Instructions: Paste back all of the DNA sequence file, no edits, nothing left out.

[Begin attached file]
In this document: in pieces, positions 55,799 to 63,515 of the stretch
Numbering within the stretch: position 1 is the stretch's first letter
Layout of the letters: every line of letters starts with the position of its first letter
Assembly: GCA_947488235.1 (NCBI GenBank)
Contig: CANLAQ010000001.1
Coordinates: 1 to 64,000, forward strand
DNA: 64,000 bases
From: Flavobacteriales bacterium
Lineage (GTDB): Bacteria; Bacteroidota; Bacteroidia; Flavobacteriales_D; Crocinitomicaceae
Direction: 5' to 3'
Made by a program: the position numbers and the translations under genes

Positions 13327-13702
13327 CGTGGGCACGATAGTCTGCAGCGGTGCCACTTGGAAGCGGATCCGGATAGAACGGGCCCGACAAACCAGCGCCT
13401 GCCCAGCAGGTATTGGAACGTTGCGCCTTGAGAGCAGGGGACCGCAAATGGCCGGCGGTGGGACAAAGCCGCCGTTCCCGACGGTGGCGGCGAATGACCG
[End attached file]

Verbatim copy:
In this document: in pieces, positions 55,799 to 63,515 of the stretch
Numbering within the stretch: position 1 is the stretch's first letter
Layout of the letters: every line of letters starts with the position of its first letter
Assembly: GCA_947488235.1 (NCBI GenBank)
Contig: CANLAQ010000001.1
Coordinates: 1 to 64,000, forward strand
DNA: 64,000 bases
From: Flavobacteriales bacterium
Lineage (GTDB): Bacteria; Bacteroidota; Bacteroidia; Flavobacteriales_D; Crocinitomicaceae
Direction: 5' to 3'
Made by a program: the position numbers and the translations under genes

Positions 13327-13702
13327 CGTGGGCACGATAGTCTGCAGCGGTGCCACTTGGAAGCGGATCCGGATAGAACGGGCCCGACAAACCAGCGCCT
13401 GCCCAGCAGGTATTGGAACGTTGCGCCTTGAGAGCAGGGGACCGCAAATGGCCGGCGGTGGGACAAAGCCGCCGTTCCCGACGGTGGCGGCGAATGACCG